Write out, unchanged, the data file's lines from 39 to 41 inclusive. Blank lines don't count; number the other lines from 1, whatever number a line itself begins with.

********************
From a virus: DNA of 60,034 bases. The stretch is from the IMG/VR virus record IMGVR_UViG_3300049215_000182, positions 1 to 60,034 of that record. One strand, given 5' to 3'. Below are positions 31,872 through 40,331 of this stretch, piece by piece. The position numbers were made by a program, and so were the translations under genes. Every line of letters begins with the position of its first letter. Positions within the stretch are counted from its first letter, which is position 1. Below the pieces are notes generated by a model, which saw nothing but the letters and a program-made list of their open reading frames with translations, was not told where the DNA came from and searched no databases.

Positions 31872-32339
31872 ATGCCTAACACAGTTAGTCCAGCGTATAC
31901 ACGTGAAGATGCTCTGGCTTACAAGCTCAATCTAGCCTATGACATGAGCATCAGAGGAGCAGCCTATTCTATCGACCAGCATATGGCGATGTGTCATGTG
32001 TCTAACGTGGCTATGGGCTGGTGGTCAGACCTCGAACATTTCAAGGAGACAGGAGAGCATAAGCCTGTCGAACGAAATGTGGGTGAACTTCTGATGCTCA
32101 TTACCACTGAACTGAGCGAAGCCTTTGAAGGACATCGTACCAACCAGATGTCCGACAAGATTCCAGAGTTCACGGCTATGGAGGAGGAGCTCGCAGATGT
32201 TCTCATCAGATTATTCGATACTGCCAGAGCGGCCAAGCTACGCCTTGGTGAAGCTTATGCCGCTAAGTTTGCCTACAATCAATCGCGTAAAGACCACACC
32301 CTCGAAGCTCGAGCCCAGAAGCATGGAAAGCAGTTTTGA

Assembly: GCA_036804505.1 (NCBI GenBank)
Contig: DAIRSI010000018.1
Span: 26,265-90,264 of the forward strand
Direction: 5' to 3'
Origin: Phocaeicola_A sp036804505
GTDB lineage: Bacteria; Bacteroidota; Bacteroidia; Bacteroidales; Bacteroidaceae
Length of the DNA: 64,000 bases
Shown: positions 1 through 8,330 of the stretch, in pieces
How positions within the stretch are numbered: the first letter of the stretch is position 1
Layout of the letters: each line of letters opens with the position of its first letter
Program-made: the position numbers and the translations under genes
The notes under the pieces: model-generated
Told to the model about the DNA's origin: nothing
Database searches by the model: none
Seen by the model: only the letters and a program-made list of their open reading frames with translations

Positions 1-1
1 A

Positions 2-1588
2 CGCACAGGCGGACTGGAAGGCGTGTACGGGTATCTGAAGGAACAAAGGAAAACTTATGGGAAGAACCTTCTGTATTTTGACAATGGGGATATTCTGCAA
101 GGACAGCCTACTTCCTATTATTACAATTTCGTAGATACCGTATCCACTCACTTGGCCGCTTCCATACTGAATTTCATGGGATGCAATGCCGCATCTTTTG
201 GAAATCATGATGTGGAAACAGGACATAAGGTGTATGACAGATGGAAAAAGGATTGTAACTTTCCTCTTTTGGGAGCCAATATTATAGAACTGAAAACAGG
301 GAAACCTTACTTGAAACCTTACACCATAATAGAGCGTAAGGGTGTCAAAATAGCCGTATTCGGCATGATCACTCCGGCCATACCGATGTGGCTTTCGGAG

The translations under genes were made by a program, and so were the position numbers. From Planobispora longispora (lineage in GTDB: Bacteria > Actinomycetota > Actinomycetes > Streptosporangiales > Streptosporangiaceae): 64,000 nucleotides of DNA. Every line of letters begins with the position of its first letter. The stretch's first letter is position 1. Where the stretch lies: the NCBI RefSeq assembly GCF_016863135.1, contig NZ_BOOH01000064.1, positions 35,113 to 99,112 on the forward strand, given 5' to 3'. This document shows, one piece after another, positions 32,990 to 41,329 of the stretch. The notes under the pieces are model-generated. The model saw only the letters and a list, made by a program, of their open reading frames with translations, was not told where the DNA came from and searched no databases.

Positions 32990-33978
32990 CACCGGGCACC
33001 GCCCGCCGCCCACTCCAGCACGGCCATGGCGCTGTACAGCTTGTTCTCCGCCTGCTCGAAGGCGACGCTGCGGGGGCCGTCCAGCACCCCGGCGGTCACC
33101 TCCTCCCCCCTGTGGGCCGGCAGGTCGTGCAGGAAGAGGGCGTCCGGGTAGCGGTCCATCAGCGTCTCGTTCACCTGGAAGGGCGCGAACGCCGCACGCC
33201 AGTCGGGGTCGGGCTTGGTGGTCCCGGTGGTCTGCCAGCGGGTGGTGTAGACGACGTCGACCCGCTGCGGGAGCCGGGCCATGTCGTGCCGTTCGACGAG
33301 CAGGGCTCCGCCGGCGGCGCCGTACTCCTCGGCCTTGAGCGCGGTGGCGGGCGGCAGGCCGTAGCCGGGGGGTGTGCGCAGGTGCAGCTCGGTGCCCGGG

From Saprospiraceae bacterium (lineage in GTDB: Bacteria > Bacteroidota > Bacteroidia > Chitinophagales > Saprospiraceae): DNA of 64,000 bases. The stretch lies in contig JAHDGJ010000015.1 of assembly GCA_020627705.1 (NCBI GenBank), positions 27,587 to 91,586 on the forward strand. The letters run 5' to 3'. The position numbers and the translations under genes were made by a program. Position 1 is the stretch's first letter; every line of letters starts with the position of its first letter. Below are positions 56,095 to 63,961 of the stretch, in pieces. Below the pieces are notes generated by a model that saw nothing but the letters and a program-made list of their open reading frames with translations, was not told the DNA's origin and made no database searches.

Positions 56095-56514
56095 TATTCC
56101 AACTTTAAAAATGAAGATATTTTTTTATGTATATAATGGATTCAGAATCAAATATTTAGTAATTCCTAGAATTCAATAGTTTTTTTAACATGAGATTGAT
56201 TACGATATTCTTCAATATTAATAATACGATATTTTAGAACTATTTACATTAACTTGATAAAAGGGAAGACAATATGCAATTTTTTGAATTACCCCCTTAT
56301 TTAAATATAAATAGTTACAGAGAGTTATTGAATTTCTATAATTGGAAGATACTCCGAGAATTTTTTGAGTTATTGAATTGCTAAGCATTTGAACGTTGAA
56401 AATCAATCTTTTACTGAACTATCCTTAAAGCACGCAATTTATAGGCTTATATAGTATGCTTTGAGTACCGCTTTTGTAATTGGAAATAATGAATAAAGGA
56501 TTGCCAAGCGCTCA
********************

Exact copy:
Positions 56095-56514
56095 TATTCC
56101 AACTTTAAAAATGAAGATATTTTTTTATGTATATAATGGATTCAGAATCAAATATTTAGTAATTCCTAGAATTCAATAGTTTTTTTAACATGAGATTGAT